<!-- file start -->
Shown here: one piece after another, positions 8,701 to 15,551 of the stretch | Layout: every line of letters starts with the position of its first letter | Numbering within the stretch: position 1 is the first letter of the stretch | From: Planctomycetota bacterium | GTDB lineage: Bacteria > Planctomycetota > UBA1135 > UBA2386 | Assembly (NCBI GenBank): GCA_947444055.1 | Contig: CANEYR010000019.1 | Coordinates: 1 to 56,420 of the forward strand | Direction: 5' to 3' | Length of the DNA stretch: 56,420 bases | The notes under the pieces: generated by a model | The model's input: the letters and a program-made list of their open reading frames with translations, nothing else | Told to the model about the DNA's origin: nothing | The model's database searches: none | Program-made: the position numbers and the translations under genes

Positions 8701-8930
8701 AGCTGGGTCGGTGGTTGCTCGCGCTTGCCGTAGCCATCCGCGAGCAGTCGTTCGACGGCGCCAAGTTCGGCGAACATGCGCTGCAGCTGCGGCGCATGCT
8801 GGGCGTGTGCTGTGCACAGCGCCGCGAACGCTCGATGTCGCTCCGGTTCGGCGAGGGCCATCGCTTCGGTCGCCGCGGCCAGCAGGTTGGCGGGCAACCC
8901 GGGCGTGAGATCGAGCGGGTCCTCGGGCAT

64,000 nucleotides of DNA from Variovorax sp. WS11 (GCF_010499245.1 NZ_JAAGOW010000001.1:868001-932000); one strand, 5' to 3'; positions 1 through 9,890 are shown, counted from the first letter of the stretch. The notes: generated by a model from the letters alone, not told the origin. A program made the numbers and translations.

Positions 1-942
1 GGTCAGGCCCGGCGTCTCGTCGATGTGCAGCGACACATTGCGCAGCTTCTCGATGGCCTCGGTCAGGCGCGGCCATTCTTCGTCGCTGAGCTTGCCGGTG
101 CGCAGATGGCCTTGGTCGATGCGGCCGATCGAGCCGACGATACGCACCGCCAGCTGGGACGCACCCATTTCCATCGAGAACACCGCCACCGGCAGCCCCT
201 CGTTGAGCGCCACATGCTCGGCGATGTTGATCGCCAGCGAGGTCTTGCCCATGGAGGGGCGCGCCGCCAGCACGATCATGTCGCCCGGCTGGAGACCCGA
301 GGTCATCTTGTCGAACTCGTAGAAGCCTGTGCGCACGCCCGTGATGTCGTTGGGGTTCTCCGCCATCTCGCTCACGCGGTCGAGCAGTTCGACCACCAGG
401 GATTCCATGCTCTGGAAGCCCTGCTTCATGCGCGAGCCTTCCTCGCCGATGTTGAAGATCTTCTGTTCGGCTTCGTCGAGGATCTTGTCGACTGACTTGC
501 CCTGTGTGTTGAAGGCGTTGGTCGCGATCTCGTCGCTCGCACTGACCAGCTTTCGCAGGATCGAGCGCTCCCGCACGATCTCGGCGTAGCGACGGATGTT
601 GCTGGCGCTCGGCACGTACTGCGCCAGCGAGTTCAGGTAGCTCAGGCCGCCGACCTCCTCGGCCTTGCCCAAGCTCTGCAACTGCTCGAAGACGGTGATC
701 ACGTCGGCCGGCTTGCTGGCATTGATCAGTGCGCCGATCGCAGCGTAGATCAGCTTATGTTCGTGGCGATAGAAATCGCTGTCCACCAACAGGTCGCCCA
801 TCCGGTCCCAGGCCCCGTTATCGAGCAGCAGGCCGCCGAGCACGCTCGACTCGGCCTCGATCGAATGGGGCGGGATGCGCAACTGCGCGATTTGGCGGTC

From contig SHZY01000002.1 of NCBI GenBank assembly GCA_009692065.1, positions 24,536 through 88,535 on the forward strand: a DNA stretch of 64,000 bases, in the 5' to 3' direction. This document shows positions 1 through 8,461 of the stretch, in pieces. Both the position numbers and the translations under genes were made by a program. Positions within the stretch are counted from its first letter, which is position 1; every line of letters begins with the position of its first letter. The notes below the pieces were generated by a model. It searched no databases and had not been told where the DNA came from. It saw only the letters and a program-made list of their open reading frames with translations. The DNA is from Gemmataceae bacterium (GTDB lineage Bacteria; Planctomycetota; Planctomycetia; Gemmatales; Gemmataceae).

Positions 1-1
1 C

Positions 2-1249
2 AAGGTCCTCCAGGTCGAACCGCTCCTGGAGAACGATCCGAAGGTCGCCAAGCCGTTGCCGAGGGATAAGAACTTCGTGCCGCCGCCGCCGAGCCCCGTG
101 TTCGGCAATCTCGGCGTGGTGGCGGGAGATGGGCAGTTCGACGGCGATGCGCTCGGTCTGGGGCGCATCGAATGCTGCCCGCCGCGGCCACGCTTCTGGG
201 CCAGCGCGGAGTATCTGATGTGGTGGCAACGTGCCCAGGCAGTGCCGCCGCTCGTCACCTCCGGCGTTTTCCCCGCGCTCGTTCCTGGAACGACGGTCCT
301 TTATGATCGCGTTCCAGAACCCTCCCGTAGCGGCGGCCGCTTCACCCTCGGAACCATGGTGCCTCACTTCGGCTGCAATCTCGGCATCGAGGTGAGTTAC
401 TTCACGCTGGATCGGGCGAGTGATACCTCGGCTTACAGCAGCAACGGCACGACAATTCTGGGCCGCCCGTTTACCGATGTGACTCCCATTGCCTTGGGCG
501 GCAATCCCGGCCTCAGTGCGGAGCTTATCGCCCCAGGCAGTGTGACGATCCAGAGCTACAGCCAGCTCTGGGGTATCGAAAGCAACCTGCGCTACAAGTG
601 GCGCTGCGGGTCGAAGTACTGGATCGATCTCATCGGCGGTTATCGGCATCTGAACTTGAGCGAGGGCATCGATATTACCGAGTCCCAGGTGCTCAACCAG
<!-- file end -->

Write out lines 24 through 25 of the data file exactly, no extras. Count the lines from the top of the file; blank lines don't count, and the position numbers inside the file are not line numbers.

301 TTATGATCGCGTTCCAGAACCCTCCCGTAGCGGCGGCCGCTTCACCCTCGGAACCATGGTGCCTCACTTCGGCTGCAATCTCGGCATCGAGGTGAGTTAC
401 TTCACGCTGGATCGGGCGAGTGATACCTCGGCTTACAGCAGCAACGGCACGACAATTCTGGGCCGCCCGTTTACCGATGTGACTCCCATTGCCTTGGGCG